Jammer's Review

Star Trek: Deep Space Nine



Air date: 5/22/1995
Written by Gordon Dawson
Directed by Jonathan West

Review by Jamahl Epsicokhan

"I didn't fight the Cardassians for 25 years just so I could start shooting other Bajorans." — Shakaar

When the First Minister of the Bajoran Provisional Government dies, Kai Winn steps up into his place with intentions of running for office and becoming Bajor's government leader for the next six years. Shortly thereafter, she visits the station and requests Major Kira to convince Shakaar—one of Kira's closest friends and allies from the resistance—to return some rare government-issued farm equipment to be put to more urgent use.

At last, a meaty return to the Bajoran political arc, something that hasn't been directly explored since the opening trilogy of the second season. It's an interesting but slightly unfocused story that doesn't further develop the arc but only presents a short-term problem which is solved within the hour. The long-term effects of the show are negligible.

Beginning as a recap of "Progress" in which Kira is forced into taking the side of the common good over the side of the struggling individual, the episode turns into a confrontation when Winn refuses to listen to the proposals for compromise Shakaar wishes to present. Instead, she sends security forces after Shakaar to arrest him. Kira joins him and finds herself on the run with Shakaar and a number of allies.

"Just like old times," someone comments. Shakaar ends up with a formidable team of followers. As they are chased through a number of valleys and terrain, these characters seem to fall right back into the cat-and-mouse routine of the Cardassian Occupation. Kira's reunion with old friends Lupaza (Diane Salinger) and Furel (William Lucking) talking about old times proves quite absorbing, particularly the early scene at Shakaar's simple residence. However, they recognize the difference between fighting Cardassians and fighting other Bajorans, many of which they battled alongside during the Occupation.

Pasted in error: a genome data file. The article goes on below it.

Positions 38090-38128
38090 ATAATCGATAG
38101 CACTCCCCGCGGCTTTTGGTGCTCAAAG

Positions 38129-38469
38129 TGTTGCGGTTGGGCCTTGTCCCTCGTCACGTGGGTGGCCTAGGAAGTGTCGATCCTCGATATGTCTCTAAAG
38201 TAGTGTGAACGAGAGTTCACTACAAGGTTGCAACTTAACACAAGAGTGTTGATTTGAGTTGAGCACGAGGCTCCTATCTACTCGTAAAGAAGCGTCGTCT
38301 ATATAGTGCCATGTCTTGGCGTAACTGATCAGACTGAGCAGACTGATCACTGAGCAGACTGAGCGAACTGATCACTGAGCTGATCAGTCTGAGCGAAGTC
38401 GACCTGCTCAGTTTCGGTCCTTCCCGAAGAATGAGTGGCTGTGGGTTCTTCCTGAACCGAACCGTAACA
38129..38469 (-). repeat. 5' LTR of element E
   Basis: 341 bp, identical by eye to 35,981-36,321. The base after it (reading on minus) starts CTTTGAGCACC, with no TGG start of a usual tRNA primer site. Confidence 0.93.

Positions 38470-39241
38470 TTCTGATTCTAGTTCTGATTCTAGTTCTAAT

Tensions mount, neighboring providences start taking sides, and an armed militia unit led by Colonel Lenaris (John Doman) begins zeroing in on Shakaar and his team. This is all due to Winn's misguided attempts to be sure order is restored without embarrassment to herself. Winn has the nerve to request Starfleet security backup. Sisko tells her no, then speaks his mind (albeit diplomatically), telling Winn that she is risking civil war over some farm equipment. She retorts with a threat to withdraw Bajor's application to the Federation. At this point, I seriously doubt Winn's ability to be any type of leader of Bajor, whether spiritual, political, or whatever. She's totally incompetent and looks downright evil as she voices that Shakaar will be stopped by any means necessary.

Shakaar and Lenaris' teams meet, and what could've been a deadly phaser fight fortunately ends in a plausible, nonviolent fashion. These two leaders both realize what's at stake, and after 25 years of war with the Cardassians, they know what needs to be done.

The resolution is negotiated off-camera, in which Lenaris disbands the two forces and lets everybody walk, allowing Shakaar and Kira return to the capital with him to talk to Winn. They inform Winn of Shakaar's decision to run for First Minister, and threaten Winn not to enter the election or they will make the entire incident public and destroy her reputation. While it's nice to see Winn get put in her place, the whole showdown is much too neat.